Massive housing development planned for Marin City
ACTION NEEDED: This project is still in the Initial Review Phase, so comments now are needed. View all available documents.
While the 74-unit, five-story development proposed for 825 Drake Avenue in Marin City meets some key Sierra Club criteria for dense, infill development, it fails on multiple, serious factors. The Sierra Club supports having density located within an existing community, close to transit, and in an area planned by the county for future housing. [i] Also, as currently proposed, the project’s units are unaffordable to existing residents of Marin City’s historically Black community. [Read more about the history of Marin City]
According to the Marin County Community Development Agency webpage, the project will consist of 100 percent affordable housing, “with 20% of the units (15 units) for very low-income households while the remaining 80% of the units (57 units) will be set aside for low-income households.”[ii] While that sounds great on the surface, affordability levels are pegged to sky-high regional rents — a single person making $97,600 qualifies for low-income housing in Marin County. That means this project won’t meet the needs of Marin City’s Black residents, a quarter of whom live below the poverty line and require extremely low affordable housing. No units are set for those at the extremely low level of need. We’d like to see the planners actively engage with the community in order to provide equitable access for residents and prevent further gentrification and displacement. The percentages should be reversed, at least.
Like communities of color statewide, Marin City’s Black residents are being displaced in disproportionate numbers by wave after wave of gentrification. Many Black families originally moved to Marin City to work at the Marinship yard during WWII, but redlining policies prevented them from being able to purchase homes elsewhere in the county after the war ended. Historically Marin City was 90% Black; today they make up only a quarter of Marin City’s 3,000 residents and just 2% of the county’s total population. Their children, grandchildren, and great-grandchildren have been crowded out and are living in East Bay and as far away as Vallejo.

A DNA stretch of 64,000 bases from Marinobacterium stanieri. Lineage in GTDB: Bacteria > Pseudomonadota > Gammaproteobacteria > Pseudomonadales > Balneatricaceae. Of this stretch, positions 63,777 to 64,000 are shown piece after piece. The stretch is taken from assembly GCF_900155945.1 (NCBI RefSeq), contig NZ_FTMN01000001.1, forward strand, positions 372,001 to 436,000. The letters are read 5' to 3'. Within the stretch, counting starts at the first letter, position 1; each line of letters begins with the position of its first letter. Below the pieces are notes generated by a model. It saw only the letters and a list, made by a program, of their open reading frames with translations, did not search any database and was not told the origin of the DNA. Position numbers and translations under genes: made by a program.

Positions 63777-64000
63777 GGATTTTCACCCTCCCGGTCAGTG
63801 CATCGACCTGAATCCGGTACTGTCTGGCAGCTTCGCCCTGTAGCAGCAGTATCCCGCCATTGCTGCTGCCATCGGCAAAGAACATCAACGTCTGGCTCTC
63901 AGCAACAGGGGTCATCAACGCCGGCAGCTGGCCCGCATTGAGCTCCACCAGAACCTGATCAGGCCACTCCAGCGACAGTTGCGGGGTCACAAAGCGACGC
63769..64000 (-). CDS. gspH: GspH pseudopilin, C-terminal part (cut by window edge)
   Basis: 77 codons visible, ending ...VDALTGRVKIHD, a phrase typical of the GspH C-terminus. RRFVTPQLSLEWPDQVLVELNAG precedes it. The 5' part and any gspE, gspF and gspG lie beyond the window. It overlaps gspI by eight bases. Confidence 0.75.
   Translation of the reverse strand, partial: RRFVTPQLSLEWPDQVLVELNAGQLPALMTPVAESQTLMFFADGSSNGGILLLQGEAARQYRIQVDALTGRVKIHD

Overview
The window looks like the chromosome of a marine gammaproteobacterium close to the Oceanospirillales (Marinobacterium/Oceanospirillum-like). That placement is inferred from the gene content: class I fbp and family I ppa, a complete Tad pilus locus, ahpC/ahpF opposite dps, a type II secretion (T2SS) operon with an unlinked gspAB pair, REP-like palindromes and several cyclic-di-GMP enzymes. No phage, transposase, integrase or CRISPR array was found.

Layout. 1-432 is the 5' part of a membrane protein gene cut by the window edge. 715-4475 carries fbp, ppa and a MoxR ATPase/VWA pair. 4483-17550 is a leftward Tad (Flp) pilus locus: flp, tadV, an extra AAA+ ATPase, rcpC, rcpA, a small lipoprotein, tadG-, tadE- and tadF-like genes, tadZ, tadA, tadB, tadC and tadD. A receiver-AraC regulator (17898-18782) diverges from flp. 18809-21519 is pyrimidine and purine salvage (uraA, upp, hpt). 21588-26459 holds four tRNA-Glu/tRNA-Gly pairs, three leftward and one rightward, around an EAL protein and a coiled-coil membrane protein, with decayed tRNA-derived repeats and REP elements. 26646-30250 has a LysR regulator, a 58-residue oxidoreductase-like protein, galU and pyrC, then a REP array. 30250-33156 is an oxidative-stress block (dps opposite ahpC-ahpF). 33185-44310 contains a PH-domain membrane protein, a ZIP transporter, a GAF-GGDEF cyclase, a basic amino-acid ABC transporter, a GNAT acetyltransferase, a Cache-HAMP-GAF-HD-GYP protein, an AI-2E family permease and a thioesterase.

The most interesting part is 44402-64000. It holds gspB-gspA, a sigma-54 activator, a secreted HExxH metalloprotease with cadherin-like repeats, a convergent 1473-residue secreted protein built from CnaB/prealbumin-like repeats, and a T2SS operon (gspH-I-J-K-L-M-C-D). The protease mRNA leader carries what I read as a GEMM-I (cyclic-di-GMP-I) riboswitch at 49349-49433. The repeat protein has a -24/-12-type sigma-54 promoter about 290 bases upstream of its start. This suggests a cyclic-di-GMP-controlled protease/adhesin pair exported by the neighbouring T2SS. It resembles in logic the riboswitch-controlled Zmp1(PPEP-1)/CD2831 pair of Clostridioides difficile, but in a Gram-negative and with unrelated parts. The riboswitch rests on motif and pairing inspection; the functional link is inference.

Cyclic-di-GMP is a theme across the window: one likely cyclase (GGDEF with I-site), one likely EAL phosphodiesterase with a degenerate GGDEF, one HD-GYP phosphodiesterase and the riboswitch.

The Golden Gate Village public housing development, home to about three-quarters of Marin City’s Black residents, and built by Frank Lloyd Wright protégé to honor Black Americans who worked the shipyard, is itself under threat. Gentrification is the face of the new racism, disguised under the misnamed banners of "affordable housing" development or “diversification of income levels” which are not serving the needs of those who work in an area to be able to live there.
To solve our housing crisis, we need much more new housing. But unless new housing is financially accessible and planned in consultation with existing communities that are struggling to afford to stay, we’re going to see more displacement, particularly among communities of color. We urge you to contact Marin County Planner Immanuel Bereket and urge him to make this a project that would support the very low and extremely low-income hourly worker with housing, especially for the existing residents and their families of this historic Black community. We would also ask him to reach out to and engage the nearby very low-income senior residents of the Village Oduduwa community who will be impacted by this project.